A 29‐year old previously healthy white male patient presented with 1 day of shortness of breath, left‐sided pleuritic chest pain, cough, and hemoptysis. The patient had been on a trip a week prior to presentation where he had driven for eight hours. He had mild pain without swelling in bilateral calves. Family history was negative for VTE. Physical exam showed a heart rate 125/minute, respiratory rate 26/minute, room air oxygen saturation 92% and a blood pressure 125/70 mm Hg. Chest exam revealed diminished vesicular breathing in the left base and calves were tender to palpation but no swellings. Laboratory investigation revealed elevated serum D‐dimer level (4054 ng/mL). EKG showed sinus tachycardia. Chest x‐ray showed atelactatic changes at left lung base. To rule out pulmonary embolism CT of the chest done and confirmed the presence of bilateral acute pulmonary emboli. Doppler ultrasound of lower extremities showed bilateral DVT of popliteal veins. Mildly elevated RVSP at 47 mm Hg was noted on echocardiogram without right ventricle strain. Patient age and presentation suggested thrombophilic etiology. Hypercoagulable screening panel was positive for factor V Leiden (FVL) mutation (heterozygous type). Standard regimen anticoagulation was initiated and later was discharged home to continue his warfarin for 6 months at a therapeutic INR.
The pathogenesis of venous thromboembolism is complex and multifactorial. It frequently reflects the interplay between environmental, clinical and genetic factors. Among genetic factors, factor V Leiden is the most common inherited cause of thrombophilia. Heterozygous FVL increases the risk of developing a first DVT by 5‐ to 7‐fold, and the risk for isolated PE increases approximately 3‐fold. Thus, even though the relative risk of developing a VTE seems high, the absolute risk of having a VTE is still quite low with heterozygous FVL. We herein describe a case of a 29‐year‐old man with FVL mutation (heterozygote) who developed extensive PE with concomitant bilateral DVT, likely provoked by a prolonged travel and emphasizes that very often; people with FVL have additional risk factors that contribute to the development of blood clots. These factors may include age, surgery, obesity, immobility, hospitalization, oral contraceptive use, hormonal replacement therapy, pregnancy, and malignancy. Establishing the diagnosis of FVL is critically important indicating that carriers should be counseled about eliminating these factors or they may require temporary anticoagulation during periods of particularly high risk.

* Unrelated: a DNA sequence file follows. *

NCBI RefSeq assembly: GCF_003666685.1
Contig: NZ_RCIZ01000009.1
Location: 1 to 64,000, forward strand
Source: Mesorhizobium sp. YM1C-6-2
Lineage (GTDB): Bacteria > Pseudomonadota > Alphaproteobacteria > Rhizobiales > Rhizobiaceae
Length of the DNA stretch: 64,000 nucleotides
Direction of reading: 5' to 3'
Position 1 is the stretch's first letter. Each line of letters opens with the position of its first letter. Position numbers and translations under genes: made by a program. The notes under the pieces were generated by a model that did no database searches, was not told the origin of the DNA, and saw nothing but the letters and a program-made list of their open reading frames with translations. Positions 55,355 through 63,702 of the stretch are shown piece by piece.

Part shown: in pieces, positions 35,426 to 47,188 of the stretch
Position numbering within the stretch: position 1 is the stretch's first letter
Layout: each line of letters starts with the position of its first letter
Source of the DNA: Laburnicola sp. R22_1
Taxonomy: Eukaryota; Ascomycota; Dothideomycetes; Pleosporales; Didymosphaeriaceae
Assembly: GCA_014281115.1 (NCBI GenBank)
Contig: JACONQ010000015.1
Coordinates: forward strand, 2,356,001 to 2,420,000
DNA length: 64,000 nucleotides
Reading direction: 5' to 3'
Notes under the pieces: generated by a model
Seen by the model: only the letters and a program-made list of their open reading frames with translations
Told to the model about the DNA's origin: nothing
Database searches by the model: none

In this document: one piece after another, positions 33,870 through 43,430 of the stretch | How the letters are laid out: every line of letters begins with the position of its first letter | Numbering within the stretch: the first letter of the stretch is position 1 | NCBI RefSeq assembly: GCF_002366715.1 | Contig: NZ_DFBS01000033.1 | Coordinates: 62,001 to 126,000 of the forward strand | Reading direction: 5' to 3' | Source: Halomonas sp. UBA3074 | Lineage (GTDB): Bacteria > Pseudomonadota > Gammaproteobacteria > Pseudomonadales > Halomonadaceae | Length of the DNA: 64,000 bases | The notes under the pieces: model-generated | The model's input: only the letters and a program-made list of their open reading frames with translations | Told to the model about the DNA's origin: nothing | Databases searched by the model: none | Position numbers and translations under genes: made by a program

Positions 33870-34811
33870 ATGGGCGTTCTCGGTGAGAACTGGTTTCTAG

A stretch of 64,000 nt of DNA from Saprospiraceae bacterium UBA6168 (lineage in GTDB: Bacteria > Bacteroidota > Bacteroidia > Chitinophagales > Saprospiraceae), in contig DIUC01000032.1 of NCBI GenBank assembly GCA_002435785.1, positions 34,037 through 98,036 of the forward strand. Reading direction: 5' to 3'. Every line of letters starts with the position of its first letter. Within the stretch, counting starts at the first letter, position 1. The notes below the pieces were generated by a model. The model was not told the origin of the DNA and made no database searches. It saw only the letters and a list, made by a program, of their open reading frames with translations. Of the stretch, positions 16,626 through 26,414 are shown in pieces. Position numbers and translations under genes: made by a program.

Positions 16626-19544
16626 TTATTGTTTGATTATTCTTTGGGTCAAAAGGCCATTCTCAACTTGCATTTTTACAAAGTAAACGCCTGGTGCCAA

This case is intended to increase hospitalists' general awareness of heterozygous FVL alone is a relatively mild thrombophilic defect and carriers are at higher risk to develop VTE if they become exposed to additional risk factors. Recognition is the key to appropriate counseling and treatment.
Computed tomography of the chest showed numerous filling defects are present within the pulmonary artery upper and lower branches (white arrows); right and left sides suggestive of extensive acute pulmonary embolism. Main portions of the right and left main pulmonary artery and main central pulmonary artery are patent without embolus.
To cite this abstract:Shaheen K, Alrayies A, Alraies M. Travel Trouble — Unexpected Finding. Abstract published at Hospital Medicine 2013, May 16-19, National Harbor, Md. Abstract 399. Journal of Hospital Medicine. 2013; 8 (suppl 2). https://www.shmabstracts.com/abstract/travel-trouble-unexpected-finding/. Accessed September 16, 2019.